Today I thought I would briefly cover what may be a contrarian value opportunity or may be I'm off my trolley and it is a value trap? Any way I'll present a few bull and bear bullet points and let you decide for yourself.
Any way as ever you pay your money and take your choice. As I have had no Food retail exposure to speak of since selling out of JS and Tesco before all the recent turmoil I have decided to take a small stake in this one as it seems to offer value and has managed the decline quite well. I'm sure I may live to regret that as it is going against my own Scoring system although I note it does Score 93 on the Stockopedia Stock Ranks.
The final prompt for me to get involved again was that this should be a relatively defensive sector if we are heading for a recession, although they have just gone more heavily into general retail with the Argos acquisition. Plus I like the look of the long term chart and possible support in the low 200's (see chart at the end).
So there you go, as ever time will tell and you pay your money and take your choice or not as the case may be.
Apologies for the lack of posts recently, have been following all the economic and political fall out from BREXIT but not been doing that much in the market. One thing I did come across recently though was an interesting presentation about the merits of dividend growth investing which as you know is something I believe in.
I attach the presentation at the end of this post and although it is mostly based on US data I believe the findings it highlights are relevant to overseas markets as shown in the graphic from the presentation below which looked at this. As you can see it suggests that focussing on those stocks that pay a growing dividend and avoiding those that pay no dividend is a good idea. Those that offer growing dividends seem to offer higher returns at lower risk which is ultimately what everyone should be aiming for.
Other interesting observations included a look at levels of dividend cover which is something else I also focus on in addition to dividend growth. This found that those with middling levels of cover or the inverse as they looked at payout ratios delivered the best returns. So in terms of payout ratios it was the 3rd and 4th Quintiles which did best while Quintiles 1 (lowest payout ratio) and Quintile 5 (highest payout ratio) did worst. Interesting that those with the lowest payouts did consistently badly - maybe this is to do with them being growth companies and retaining capital which subsequently got wasted perhaps?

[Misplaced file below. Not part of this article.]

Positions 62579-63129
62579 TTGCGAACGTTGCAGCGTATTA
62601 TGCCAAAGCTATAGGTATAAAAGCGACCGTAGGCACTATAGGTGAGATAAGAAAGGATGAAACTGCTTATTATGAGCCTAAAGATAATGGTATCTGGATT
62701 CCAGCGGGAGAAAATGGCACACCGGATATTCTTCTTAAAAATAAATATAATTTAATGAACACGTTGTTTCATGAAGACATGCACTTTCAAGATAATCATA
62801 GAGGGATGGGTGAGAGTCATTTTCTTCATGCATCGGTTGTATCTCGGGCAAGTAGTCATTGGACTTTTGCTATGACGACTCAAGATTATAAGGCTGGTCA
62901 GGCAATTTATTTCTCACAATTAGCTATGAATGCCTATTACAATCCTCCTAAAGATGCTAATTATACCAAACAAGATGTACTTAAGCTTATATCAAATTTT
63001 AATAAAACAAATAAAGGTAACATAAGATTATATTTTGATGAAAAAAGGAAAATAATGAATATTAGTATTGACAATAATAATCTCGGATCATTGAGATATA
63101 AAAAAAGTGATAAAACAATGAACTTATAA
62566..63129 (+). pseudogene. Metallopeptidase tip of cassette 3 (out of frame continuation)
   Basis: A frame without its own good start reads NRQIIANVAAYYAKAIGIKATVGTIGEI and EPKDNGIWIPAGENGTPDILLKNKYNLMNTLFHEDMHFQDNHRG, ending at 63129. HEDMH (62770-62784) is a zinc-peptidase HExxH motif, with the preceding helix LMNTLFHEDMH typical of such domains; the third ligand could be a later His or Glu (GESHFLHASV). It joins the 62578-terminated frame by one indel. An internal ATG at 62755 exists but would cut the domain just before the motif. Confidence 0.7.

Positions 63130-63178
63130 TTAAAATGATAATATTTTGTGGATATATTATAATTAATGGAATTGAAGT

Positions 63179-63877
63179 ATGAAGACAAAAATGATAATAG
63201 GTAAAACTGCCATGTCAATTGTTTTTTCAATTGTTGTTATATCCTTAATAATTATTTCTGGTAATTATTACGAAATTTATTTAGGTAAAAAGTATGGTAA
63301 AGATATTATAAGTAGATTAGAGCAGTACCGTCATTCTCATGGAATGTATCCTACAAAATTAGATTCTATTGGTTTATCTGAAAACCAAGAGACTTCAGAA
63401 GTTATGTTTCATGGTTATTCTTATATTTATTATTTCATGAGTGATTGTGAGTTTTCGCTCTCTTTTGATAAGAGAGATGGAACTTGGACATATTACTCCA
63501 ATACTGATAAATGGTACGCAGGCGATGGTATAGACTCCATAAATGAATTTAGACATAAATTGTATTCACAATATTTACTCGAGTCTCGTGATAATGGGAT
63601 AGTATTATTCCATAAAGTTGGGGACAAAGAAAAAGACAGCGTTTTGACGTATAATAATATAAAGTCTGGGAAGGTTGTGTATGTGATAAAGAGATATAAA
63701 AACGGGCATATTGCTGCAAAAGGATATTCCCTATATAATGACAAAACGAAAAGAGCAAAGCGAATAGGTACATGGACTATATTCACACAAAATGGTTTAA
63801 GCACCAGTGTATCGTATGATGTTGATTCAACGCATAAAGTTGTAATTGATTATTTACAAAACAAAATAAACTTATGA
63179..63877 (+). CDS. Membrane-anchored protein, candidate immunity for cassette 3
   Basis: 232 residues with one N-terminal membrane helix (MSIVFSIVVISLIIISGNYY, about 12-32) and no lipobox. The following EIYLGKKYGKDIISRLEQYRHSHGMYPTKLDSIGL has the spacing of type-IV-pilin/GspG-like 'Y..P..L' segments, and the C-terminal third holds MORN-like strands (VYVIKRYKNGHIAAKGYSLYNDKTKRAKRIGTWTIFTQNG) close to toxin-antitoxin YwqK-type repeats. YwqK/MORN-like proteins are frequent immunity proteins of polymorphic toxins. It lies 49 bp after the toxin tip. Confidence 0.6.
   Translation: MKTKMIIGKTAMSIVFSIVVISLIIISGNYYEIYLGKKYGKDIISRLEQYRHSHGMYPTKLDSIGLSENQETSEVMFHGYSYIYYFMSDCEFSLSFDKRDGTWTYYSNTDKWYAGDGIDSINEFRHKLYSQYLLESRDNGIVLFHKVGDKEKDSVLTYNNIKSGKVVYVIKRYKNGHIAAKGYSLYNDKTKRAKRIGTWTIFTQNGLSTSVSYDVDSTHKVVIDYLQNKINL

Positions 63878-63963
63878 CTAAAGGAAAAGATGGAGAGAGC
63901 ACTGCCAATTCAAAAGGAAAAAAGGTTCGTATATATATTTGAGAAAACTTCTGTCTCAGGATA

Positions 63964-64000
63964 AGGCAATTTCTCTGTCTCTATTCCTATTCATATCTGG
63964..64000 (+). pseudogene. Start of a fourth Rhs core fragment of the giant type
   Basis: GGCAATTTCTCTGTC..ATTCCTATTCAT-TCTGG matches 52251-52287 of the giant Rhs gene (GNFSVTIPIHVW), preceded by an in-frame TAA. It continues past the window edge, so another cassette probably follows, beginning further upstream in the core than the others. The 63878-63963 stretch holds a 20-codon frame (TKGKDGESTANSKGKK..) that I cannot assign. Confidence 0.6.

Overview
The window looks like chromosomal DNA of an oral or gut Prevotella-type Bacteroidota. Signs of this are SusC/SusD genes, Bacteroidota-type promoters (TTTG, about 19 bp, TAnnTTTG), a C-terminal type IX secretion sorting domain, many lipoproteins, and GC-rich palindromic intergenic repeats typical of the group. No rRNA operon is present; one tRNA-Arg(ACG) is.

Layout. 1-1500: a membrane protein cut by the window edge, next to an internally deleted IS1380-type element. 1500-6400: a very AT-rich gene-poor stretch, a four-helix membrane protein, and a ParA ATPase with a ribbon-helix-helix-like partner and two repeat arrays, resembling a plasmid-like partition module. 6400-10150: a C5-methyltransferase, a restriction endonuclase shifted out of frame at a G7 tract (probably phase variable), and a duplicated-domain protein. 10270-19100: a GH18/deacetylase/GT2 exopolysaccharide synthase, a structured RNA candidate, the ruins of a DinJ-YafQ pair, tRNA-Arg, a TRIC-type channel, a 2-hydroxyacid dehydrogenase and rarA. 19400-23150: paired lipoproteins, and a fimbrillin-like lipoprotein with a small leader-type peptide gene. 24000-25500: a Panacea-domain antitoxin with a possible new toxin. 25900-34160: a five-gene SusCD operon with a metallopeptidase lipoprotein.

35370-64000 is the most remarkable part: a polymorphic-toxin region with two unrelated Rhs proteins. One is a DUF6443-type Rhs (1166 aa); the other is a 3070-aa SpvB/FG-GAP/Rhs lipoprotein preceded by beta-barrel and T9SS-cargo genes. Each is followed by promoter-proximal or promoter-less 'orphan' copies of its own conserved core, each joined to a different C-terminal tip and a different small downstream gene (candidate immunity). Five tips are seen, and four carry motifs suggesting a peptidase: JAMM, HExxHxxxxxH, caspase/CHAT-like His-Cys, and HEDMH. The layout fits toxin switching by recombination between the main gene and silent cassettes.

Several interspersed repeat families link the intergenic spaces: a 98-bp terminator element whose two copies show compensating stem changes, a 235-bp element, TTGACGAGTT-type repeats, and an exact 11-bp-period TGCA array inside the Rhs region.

While by taking a very long term view and looking at rolling 15 year returns for US stocks they also demonstrate that dividend paying and those that grow their dividends have outperformed 100% of the time, although maybe that is just data mining for marketing purposes? Having said that though I think focussing on this type of stock for the long run will serve you well & don't forget that is exactly the type of stock that the Compound Income Scores seeks to identify.
Finally I saw today that Institutional investors have recently raised cash to record levels and reduced their equity exposure which probably helps to explain some of the volatility we have seen this year. However looking at one final graphic from the presentation suggested that at the end of last year that equities were not that over valued based on dividend yields versus their 20 year history.
Now the dust has settled on the BREXIT vote here a few thoughts on possible outcomes, although with all the economic uncertainty and political turmoil nothing is guaranteed of course just my views. For what it is worth I would like to see Andrea Leadsome as the new PM, but it seems to me that the Tory establishment are dead set on securing the role for their preferred candidate Teresa May.
Economy & Housing Market
The remain camp or project fear emphasised the likely damage to these in their campaign, but arguably went too far in the scaremongering as witnessed by George Osbourne's panicky "punishment" budget threat and talk of tax rises, spending cuts, interest rates going up and house prices collapsing etc. As we now know he has now done a U turn on this with no post BREXIT budget and indeed he had now gone full circle to do perhaps an O turn by now suggesting tax cuts (for Companies) and quickly abandoning his balanced budget ambitions to avoid the need for spending cuts and let the deficit take the strain. Not that surprising I guess, but it was more surprising that he and everyone else made such ridiculous claims before the vote.